US military denies coordinating Syria air strikes with Russia

US military denies coordinating Syria air strikes with Russia

US military denies coordinating Syria air strikes with Russia The Pentagon on Jan. 23 denied that it had coordinated air strikes with Russia in Syria, after Russia’s Defense Ministry said the United States had provided coordinates for the Islamic State of Iraq and the Levant (ISIL) militants. 

The Russian Defense Ministry said the Russian military had received coordinates of ISIL targets near al-Bab, Syria from the “American side” of the U.S.-led coalition fighting the militant group on Jan. 22. 

“Two Russian air force planes and two planes of the [U.S.-led] international coalition carried out air strikes against terrorist sites,” destroying arms and fuel dumps in the “joint operation,” the ministry said, according to The Associated Press.

“As a result of this joint operation, a number of ammunition depots as well as an area where militants had gathered with equipment, were destroyed,” the Russian defense ministry was quoted by TASS news agency as saying. 

The Pentagon denied that. 

“The Department of Defense is not coordinating air strikes with the Russian military in Syria,” Reuters quoted Eric Pahon, a Pentagon spokesman, as saying.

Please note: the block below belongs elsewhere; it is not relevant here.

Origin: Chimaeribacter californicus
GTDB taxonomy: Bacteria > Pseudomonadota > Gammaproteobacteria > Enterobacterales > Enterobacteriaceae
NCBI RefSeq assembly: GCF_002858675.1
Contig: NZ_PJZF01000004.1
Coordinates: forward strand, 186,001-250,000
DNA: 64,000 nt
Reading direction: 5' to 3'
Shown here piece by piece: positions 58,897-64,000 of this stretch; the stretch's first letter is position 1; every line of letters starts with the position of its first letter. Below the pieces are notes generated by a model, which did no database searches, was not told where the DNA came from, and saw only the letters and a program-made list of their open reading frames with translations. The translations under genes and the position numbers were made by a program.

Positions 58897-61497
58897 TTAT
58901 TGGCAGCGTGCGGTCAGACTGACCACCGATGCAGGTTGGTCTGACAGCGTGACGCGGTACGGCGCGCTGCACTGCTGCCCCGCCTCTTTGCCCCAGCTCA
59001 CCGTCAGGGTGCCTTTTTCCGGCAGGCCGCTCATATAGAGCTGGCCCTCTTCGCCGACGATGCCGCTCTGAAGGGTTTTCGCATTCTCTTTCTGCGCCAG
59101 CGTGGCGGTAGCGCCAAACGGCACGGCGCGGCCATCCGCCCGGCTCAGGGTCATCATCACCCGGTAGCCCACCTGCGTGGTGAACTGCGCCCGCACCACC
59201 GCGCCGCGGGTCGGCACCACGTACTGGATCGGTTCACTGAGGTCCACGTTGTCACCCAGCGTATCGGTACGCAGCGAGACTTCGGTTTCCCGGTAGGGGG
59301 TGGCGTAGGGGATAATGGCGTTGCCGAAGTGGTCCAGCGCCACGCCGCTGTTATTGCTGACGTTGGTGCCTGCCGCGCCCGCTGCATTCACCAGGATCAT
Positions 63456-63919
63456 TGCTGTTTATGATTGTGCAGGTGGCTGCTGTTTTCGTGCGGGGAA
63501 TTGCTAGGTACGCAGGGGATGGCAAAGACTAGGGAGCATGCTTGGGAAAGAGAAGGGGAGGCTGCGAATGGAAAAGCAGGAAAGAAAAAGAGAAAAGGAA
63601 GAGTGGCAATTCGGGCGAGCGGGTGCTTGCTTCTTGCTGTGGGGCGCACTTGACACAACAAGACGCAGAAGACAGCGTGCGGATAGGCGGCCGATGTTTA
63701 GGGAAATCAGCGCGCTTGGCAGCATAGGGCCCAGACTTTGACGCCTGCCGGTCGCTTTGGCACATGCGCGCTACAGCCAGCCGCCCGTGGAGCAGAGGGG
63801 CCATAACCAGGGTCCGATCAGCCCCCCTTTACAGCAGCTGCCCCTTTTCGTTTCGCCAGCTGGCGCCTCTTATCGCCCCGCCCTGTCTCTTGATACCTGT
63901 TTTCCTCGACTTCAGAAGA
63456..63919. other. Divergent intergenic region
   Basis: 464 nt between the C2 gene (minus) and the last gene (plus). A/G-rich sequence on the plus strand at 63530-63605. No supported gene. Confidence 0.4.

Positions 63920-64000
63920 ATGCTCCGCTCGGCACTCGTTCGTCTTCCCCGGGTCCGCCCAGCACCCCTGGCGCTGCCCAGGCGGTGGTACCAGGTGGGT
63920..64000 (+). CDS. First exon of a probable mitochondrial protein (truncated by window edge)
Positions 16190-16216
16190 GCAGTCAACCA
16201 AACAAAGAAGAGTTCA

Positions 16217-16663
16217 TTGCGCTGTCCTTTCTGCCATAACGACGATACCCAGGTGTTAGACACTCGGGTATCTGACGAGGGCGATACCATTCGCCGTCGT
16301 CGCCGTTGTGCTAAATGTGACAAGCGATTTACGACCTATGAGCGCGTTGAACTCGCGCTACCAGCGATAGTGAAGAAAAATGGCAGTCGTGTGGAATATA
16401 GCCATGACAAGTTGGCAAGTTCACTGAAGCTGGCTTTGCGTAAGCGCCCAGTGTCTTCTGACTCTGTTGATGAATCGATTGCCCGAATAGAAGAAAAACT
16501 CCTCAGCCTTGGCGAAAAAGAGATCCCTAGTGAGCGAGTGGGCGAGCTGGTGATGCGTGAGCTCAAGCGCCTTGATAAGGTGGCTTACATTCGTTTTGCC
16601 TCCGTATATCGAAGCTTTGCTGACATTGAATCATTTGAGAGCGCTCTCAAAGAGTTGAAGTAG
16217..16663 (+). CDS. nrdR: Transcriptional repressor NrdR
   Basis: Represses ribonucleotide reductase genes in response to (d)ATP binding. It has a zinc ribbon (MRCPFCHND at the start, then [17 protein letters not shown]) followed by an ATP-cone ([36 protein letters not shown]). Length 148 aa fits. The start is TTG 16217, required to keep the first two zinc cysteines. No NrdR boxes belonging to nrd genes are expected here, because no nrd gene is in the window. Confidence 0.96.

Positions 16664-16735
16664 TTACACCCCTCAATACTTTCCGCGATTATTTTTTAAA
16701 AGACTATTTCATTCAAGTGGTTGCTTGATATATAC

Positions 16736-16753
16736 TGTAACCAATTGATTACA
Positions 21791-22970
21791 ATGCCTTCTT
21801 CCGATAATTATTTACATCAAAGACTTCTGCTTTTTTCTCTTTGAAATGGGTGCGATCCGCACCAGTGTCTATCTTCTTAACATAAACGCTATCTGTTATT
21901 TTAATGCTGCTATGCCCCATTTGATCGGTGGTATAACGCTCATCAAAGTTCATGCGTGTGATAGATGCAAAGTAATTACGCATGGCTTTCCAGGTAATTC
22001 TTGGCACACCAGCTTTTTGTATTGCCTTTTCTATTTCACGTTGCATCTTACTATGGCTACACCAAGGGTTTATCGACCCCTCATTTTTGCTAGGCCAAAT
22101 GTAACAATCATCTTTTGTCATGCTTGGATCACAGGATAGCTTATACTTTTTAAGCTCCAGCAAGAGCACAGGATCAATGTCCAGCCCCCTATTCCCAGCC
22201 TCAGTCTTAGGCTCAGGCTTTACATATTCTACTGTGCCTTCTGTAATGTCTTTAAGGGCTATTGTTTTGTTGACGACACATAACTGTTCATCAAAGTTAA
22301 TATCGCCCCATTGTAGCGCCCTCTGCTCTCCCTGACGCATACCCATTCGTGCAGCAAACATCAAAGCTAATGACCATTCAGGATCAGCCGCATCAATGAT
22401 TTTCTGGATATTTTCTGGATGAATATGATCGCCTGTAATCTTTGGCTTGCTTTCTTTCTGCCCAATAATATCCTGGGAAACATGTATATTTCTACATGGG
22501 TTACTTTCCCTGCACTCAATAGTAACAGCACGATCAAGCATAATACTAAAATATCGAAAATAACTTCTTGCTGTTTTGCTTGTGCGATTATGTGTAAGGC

Pahon said the Defense Department had a channel of communication with the Russian military that was solely focused on avoiding collisions in the airspace over Syria. 

Russia and the United States back opposing sides in the Syrian conflict, with Moscow supporting President Bashar al-Assad and Washington providing backing to some Sunni Muslim rebels. 

Separately, the United States is also leading an international coalition carrying out air strikes against ISIL. 
U.S. Air Force Col. John Dorrian, a coalition spokesman, almost immediately labeled the Russian claim as propaganda.

U.S. Navy Capt. Jeff Davis, a Pentagon spokesman, said the U.S. does have routine “deconfliction” talks with Russia to avoid unintended aerial incidents in Syria’s crowded skies. But Davis says there have been no changes to that arrangement, and the U.S. has insisted for months that it has no coordination or sharing of targets with Russia.

When asked whether the United States would be open to joint military action with Russia in Syria, White House spokesman Sean Spicer said during a news conference on Jan. 23: “If there is a way that we can combat ISIS with any country, whether it is Russia or anyone else and we have a shared national interest in that, sure we’ll take it.” 

U.S. President Donald Trump frequently said during his campaign that he wants to work with Russia to fight ISIL, which holds territory in Iraq and Syria, and other militant groups.